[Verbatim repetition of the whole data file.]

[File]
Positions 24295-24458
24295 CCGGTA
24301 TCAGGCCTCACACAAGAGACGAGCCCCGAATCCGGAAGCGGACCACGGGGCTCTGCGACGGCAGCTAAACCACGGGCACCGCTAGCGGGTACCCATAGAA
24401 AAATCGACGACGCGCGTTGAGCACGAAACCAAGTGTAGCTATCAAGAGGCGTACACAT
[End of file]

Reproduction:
Positions 24295-24458
24295 CCGGTA
24301 TCAGGCCTCACACAAGAGACGAGCCCCGAATCCGGAAGCGGACCACGGGGCTCTGCGACGGCAGCTAAACCACGGGCACCGCTAGCGGGTACCCATAGAA
24401 AAATCGACGACGCGCGTTGAGCACGAAACCAAGTGTAGCTATCAAGAGGCGTACACAT